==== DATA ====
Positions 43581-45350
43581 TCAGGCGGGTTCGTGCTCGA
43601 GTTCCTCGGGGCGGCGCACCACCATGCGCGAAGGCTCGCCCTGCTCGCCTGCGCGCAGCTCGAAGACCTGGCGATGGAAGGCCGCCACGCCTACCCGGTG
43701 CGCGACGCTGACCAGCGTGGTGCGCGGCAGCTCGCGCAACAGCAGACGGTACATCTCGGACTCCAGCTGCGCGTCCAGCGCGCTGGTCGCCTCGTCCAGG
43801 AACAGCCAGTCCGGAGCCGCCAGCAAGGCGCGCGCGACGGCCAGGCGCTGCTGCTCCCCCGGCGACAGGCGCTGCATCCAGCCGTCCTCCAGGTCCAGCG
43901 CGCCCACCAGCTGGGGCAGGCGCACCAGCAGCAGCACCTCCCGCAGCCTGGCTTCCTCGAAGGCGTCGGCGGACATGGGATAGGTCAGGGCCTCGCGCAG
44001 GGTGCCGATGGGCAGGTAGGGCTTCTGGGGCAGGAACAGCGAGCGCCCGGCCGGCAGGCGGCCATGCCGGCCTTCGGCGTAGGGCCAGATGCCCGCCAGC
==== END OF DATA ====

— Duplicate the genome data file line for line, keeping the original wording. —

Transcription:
Positions 43581-45350
43581 TCAGGCGGGTTCGTGCTCGA
43601 GTTCCTCGGGGCGGCGCACCACCATGCGCGAAGGCTCGCCCTGCTCGCCTGCGCGCAGCTCGAAGACCTGGCGATGGAAGGCCGCCACGCCTACCCGGTG
43701 CGCGACGCTGACCAGCGTGGTGCGCGGCAGCTCGCGCAACAGCAGACGGTACATCTCGGACTCCAGCTGCGCGTCCAGCGCGCTGGTCGCCTCGTCCAGG
43801 AACAGCCAGTCCGGAGCCGCCAGCAAGGCGCGCGCGACGGCCAGGCGCTGCTGCTCCCCCGGCGACAGGCGCTGCATCCAGCCGTCCTCCAGGTCCAGCG
43901 CGCCCACCAGCTGGGGCAGGCGCACCAGCAGCAGCACCTCCCGCAGCCTGGCTTCCTCGAAGGCGTCGGCGGACATGGGATAGGTCAGGGCCTCGCGCAG
44001 GGTGCCGATGGGCAGGTAGGGCTTCTGGGGCAGGAACAGCGAGCGCCCGGCCGGCAGGCGGCCATGCCGGCCTTCGGCGTAGGGCCAGATGCCCGCCAGC